Andromeda galaxy climbs high on October nights

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Due north, halfway up the dome of the clear night sky, glimmers the North Star, Polaris. It’s not very bright; its fame comes instead from its odd coincidence of position. It stands almost exactly above Earth’s north pole. This means that Earth’s axis points almost straight at it, so as Earth turns, it looks to us like the whole sky is turning around Polaris while we’re standing still. Don’t get dizzy.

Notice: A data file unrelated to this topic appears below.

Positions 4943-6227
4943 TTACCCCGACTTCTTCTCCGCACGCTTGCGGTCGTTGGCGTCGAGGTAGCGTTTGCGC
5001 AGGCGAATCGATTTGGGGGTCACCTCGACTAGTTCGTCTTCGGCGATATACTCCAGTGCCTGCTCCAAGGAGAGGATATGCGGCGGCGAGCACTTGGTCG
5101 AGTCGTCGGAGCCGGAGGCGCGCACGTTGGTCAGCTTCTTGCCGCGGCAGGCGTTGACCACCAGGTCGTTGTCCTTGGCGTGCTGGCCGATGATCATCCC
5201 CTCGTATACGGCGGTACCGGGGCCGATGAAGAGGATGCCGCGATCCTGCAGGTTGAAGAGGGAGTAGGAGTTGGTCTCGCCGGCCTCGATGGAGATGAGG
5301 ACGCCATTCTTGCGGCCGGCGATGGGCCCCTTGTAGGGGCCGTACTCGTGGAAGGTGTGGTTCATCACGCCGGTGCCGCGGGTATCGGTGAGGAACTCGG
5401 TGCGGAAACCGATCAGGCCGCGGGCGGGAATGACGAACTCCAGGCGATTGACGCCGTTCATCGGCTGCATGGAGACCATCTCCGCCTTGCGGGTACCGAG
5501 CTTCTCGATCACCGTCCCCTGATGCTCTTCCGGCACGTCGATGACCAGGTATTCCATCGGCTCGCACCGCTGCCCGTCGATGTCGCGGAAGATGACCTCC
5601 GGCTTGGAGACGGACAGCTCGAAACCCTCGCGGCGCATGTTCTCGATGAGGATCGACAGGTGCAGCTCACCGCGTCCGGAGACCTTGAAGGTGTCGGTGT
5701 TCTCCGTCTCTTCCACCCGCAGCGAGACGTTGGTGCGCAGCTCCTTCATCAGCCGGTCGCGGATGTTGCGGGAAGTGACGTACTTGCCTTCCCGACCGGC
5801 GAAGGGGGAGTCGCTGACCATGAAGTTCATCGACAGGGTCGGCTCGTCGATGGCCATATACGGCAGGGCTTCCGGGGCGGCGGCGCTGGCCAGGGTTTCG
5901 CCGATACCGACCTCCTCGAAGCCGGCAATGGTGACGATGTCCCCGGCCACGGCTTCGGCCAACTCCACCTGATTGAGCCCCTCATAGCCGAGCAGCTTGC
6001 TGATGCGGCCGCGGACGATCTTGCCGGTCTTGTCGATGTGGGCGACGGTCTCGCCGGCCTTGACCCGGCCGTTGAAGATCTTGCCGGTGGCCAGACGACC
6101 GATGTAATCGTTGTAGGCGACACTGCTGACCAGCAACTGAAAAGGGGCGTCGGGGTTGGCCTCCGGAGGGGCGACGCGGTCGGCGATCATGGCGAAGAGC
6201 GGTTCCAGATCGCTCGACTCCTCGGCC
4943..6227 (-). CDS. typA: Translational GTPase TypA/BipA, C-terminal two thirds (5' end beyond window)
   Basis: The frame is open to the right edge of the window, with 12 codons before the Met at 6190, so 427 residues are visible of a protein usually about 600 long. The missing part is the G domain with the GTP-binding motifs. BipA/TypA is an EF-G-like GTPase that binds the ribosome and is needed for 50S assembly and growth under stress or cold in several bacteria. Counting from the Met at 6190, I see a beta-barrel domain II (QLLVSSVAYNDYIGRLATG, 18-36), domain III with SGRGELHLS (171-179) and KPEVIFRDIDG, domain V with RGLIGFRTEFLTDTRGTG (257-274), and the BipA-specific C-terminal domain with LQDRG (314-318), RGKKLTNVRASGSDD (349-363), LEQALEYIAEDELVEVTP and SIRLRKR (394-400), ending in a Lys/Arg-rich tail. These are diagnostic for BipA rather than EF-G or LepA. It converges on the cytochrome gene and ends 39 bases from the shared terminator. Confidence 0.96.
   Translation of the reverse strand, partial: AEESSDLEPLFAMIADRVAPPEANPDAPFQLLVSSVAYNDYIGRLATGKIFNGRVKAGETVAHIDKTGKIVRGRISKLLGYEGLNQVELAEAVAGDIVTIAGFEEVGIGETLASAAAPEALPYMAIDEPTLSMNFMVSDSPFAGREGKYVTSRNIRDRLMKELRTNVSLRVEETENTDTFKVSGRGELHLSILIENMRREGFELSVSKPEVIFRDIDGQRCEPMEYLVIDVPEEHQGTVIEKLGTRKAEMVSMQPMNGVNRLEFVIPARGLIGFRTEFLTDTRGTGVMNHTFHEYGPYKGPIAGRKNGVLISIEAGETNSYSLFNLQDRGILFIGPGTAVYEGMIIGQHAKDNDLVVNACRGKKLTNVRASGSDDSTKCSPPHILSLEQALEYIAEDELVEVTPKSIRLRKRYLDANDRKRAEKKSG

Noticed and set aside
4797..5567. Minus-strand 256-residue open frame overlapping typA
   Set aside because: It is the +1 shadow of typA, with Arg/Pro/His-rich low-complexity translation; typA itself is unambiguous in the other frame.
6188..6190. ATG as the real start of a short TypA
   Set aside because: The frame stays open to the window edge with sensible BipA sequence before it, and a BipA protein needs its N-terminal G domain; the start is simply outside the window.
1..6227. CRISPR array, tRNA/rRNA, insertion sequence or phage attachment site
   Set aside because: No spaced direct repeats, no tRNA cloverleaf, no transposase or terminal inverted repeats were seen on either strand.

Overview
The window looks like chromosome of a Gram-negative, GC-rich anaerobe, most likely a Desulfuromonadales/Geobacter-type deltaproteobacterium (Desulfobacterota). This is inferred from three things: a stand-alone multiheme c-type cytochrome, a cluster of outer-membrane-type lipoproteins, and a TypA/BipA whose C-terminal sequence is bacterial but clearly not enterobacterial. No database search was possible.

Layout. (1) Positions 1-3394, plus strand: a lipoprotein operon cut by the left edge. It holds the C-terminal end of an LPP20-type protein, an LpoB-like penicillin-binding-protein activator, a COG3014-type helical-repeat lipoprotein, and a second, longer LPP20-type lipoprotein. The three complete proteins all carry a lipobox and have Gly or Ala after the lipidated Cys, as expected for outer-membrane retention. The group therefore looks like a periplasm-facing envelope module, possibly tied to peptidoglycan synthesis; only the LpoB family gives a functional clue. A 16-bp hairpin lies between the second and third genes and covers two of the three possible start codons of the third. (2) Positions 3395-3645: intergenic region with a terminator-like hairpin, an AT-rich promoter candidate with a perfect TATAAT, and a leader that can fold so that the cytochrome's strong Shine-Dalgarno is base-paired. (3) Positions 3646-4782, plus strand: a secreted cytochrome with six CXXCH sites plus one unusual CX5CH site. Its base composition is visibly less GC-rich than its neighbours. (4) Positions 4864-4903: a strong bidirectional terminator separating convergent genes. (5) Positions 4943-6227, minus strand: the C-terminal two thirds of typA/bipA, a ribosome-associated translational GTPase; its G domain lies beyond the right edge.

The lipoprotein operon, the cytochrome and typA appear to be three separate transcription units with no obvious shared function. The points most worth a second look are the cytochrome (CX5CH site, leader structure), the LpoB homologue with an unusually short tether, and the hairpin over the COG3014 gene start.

That’s what it looks like not just at the North Pole, but anywhere you live in the Northern Hemisphere. In the Boston area, 48 degrees of latitude away from the North Pole, we see Polaris 48 degrees north of our zenith, and the whole sky seems to rotate around that off-kilter point.

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